Irah Chase (1793–1864)

There are a few figures who left behind a significant heritage for their denomination. Sometimes, these figures become lost as time and denominations move on. Irah Chase is one of those figures. The denomination he influenced was the early American Baptists (and the North more than the South). The area he influenced was theological education. More than a historical curiosity, Chase influenced the nature of Baptist theological education. 

Born in Massachusetts to a farming family, his own delicate health meant he was not cut out for life on a farm. He was educated at Middlebury College where he received a liberal arts education and made friends with a local pastor named Nathaniel Kendrick (who would go on to be another significant figure in Baptist education, being the first professor of theology at the theological school of Hamilton, NY). Chase related that when he finished his studies in 1814 an important experience gave direction to his life. It happened on September 11, 1814, that the Battle of Lake Champlain (the last British attempt to invade during the War of 1812) was near to Chase’s home. He could hear the war and then walked among the wounded and dead with his father. The firsthand experience of the cries of agony and the general aftermath of battle and war turned his eyes toward gospel ministry. “The actual view which I then had of some of the evils of war, and reflection on the source of various wrongs inflicted by men upon each other, in disregard to the authority of God, were adapted to remind me of the great remedy which the gospel proclaims, and to confirm my purpose of preparing myself to labor in promoting its influence.”1

Chase enrolled at Andover Theological Seminary, being by his own description the only Baptist student at the congregational school. While there he was a member of the church pastored by Thomas Baldwin in Boston and became convinced of the need for Baptists to have their own theological school. At this time, Baptists claimed Brown University as their only school of higher education, and it was not a theological school. The scandal was even greater because of the size of the country and the growing influence of the Baptists. Chase felt that the energy that Baptists were then demonstrating meant that the time was right to act. Chase and some others in the Boston area even drew up some plans for a theological school and what it might look like.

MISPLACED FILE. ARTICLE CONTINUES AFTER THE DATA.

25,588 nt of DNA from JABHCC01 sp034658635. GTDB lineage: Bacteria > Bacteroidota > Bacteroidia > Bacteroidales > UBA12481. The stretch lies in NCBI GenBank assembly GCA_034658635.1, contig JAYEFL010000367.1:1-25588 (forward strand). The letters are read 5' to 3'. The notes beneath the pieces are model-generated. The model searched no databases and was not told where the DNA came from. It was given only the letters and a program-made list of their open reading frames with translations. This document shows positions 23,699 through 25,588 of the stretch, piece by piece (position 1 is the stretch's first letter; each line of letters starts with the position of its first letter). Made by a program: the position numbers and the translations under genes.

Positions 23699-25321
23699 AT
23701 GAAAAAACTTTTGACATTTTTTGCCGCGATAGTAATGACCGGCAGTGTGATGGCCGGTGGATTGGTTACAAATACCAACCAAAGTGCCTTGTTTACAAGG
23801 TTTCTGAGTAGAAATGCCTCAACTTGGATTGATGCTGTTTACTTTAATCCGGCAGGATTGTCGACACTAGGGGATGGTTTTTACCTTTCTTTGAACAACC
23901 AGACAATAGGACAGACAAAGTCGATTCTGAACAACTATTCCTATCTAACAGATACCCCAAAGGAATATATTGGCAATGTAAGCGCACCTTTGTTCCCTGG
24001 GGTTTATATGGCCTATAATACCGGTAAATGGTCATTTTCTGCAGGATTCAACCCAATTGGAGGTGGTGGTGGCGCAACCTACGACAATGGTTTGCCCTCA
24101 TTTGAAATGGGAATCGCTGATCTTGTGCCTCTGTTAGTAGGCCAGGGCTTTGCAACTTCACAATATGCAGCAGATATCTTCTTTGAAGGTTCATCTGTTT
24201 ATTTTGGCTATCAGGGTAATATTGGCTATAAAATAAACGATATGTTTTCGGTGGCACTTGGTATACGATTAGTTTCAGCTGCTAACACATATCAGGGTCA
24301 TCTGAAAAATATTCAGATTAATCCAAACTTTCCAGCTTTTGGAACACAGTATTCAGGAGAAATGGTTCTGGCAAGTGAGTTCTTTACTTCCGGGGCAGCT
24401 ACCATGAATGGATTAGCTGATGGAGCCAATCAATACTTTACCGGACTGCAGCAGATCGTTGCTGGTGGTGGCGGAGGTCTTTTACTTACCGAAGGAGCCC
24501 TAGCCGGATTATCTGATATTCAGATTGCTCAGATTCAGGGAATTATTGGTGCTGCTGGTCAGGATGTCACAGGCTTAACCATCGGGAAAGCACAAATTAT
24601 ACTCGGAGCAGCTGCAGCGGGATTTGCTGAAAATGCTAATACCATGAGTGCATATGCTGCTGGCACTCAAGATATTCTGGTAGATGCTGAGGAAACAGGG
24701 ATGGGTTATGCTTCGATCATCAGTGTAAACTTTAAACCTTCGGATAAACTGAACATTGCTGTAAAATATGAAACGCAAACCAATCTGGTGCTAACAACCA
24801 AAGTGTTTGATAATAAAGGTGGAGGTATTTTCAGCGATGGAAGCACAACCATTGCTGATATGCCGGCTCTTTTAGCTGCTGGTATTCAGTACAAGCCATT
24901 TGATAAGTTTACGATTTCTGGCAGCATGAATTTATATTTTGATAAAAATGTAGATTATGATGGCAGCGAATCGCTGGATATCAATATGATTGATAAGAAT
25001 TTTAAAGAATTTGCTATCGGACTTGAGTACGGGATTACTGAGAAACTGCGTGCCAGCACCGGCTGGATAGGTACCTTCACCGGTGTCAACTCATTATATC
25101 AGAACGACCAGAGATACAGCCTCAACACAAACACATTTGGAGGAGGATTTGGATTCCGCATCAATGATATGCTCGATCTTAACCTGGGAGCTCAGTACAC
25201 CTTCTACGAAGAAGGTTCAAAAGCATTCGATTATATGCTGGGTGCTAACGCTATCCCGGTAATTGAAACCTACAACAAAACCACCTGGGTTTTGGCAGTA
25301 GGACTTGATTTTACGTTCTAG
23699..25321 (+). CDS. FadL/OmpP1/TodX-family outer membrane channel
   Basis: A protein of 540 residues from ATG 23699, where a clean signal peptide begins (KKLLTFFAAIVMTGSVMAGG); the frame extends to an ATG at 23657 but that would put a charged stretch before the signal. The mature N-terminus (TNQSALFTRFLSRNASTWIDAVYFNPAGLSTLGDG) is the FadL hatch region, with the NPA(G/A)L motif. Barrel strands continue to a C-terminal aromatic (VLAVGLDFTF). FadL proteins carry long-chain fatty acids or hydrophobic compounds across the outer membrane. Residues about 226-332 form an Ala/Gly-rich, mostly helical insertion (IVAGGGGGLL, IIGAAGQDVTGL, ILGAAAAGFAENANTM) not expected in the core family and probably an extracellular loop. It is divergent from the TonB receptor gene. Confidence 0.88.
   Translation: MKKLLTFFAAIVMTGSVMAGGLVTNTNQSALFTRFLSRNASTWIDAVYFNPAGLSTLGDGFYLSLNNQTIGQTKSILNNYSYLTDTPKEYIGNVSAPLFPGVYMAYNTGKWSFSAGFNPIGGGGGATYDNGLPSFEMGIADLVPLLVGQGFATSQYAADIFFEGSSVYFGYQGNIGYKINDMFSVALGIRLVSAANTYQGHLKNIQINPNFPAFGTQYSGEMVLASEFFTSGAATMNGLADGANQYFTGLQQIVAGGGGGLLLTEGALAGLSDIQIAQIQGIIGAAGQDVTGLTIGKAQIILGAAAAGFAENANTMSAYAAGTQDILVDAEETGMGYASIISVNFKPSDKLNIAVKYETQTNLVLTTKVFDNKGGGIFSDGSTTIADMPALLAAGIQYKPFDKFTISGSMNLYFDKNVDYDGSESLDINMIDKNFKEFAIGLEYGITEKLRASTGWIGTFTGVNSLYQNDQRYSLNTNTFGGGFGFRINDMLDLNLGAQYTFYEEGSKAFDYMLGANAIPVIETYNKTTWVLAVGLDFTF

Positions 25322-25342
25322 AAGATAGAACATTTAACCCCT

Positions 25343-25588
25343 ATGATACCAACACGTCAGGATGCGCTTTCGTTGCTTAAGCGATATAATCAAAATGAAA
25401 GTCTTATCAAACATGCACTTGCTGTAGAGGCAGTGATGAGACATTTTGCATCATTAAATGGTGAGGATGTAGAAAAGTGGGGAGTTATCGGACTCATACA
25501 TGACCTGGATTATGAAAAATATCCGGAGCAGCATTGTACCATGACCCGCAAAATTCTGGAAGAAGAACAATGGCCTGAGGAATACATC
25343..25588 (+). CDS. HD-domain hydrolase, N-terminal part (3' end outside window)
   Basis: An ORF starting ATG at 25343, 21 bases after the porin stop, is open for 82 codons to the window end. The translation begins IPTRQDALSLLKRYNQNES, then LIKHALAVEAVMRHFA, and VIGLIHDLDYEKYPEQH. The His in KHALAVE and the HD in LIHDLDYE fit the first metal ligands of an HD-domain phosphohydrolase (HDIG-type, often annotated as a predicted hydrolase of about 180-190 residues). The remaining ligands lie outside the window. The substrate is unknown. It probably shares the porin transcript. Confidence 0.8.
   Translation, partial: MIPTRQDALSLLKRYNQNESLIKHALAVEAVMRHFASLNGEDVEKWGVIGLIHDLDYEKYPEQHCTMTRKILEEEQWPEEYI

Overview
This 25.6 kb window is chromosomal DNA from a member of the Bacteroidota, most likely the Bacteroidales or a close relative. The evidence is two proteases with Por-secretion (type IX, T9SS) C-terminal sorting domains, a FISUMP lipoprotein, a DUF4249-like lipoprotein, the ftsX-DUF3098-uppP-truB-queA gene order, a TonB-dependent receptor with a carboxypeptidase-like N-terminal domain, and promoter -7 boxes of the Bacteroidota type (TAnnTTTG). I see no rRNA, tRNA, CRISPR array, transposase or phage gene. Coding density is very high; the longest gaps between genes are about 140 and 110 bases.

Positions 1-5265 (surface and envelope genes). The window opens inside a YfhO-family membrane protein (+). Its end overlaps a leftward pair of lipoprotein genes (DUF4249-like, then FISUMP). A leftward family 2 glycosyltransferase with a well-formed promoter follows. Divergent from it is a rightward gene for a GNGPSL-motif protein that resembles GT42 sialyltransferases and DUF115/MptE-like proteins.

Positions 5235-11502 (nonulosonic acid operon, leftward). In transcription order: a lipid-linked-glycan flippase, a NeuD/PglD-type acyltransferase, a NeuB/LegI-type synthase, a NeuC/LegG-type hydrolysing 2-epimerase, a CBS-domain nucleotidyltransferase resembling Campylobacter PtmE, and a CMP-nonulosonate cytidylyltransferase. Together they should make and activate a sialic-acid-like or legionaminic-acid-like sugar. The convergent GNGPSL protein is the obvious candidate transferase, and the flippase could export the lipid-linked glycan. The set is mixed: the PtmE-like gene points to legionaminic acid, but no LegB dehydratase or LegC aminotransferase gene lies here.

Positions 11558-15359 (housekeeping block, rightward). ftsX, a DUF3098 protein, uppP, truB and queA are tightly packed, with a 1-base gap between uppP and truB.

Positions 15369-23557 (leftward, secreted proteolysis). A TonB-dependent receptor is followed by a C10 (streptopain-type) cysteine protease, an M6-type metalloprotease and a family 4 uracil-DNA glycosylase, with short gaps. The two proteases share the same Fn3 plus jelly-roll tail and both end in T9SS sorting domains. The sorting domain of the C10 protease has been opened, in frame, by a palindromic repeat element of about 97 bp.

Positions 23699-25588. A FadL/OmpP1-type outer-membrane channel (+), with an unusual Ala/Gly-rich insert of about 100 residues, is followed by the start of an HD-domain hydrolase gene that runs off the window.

These plans took time to come to fruition. Chase was ordained to ministry and called to be a temporary evangelist in western Virginia (an experience which again solidified his conviction for the need of an educated leadership) before receiving two offers to join new Baptist schools. One of these was Waterville College in Maine and one was a theological school in Philadelphia headed up by William Staughton. Chase was more intrigued by the idea of a theological school and by its placement in the middle states and so moved to Philadelphia. This school was short-lived, moving to Washington, D.C. in 1820 to be part of the Colombian College. Chase was never pleased with this arrangement as he recognized the financial difficulties the Colombian College was having as well as the lack of attention on the theological school meant the school never developed. Chase was able to take an extended trip to Europe for theological education in 1823–1824, but when he returned, he soon made the decision to look for a better form for a theological school. 

The idea of having a theological school in the middle states still made sense, since it could service the entirety of the country. After trying both Philadelphia and Washington, D.C., Chase thought some about New York City, but there was now a theological school attached to the Literary and Theological school in Madison, NY (under the direction of Nathaniel Kendrick, Chase’s old pastor). This meant that the New York Baptists were committed there. Chase was then drawn to his old environs of Boston. There was great enthusiasm among well-to-do Massachusetts Baptists, and in late 1825, a new theological school was born in the Western outskirts of Boston: Newton Theological Institute. 

Newton was the first stand-alone theological college in the United States. It became perhaps the most influential Baptist seminary throughout the nineteenth century producing more denominational leaders than any other Baptist school. It was Chase who was the architect of this school, and this deserves attention. While Newton long retained prominence, some parts of its makeup were controversial among Baptists. This is a key point of the Chase legacy.